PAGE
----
I have a very old book (70 years old) titled; A History of the Colt Revolver From 1836 To 1940...printed in 1940, which the Colt factory had heavy participation in, with one page by their vice president and one page honoring the help from their secretary and museum curator who had been there for over 54 years. (since 1886?) This book has many photos and patent drawings as well as letters from and to Samuel Colt and the US Govt as well as individual Naval officers concerning his weapons and shows that the Colt factory did indeed supply revolvers to the US Navy as well as call the 1851 and other revolvers "Navy" models in .36 caliber! There is even an advertisement for Colt parts directly from the factory showing parts for a "Navy" model.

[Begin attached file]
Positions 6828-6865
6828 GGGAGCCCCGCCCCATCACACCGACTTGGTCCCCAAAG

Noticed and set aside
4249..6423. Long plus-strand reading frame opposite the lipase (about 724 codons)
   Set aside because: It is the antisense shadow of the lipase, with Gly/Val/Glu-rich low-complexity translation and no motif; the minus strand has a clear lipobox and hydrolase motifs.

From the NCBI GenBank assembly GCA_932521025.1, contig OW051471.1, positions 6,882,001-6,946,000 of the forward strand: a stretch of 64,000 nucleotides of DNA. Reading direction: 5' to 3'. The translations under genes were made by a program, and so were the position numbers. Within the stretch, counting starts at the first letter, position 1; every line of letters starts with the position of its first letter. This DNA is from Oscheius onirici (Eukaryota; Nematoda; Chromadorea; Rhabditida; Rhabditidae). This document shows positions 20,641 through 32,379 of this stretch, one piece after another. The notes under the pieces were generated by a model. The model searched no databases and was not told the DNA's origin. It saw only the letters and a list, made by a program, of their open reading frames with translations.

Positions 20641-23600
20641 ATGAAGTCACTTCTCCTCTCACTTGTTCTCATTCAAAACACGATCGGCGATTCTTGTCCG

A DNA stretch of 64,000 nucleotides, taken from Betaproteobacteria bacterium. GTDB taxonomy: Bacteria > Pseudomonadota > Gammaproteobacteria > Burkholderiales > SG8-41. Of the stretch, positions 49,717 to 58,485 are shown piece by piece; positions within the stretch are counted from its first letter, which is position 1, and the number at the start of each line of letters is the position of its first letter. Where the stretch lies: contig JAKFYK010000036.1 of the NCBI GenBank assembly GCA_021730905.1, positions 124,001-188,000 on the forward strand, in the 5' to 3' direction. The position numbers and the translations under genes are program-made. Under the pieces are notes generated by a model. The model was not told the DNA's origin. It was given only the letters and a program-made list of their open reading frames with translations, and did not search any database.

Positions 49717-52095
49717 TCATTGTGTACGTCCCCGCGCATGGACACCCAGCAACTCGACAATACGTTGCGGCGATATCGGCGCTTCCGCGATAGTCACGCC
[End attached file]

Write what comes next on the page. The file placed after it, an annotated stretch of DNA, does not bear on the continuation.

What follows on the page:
There are also photos of cased set(s) of revolvers from collections of that period showing original boxes of combustible cartridges labeled for "Colt Navy pistols" from different manufacturers.
I truly don't want to sound like a know-it-all...I'm not...but one thing I do know...if Colt refers to their 1851 revolving pistol as the 1851 (Old) Navy...I'm going to go by what Colt calls it and not what other "experts" say!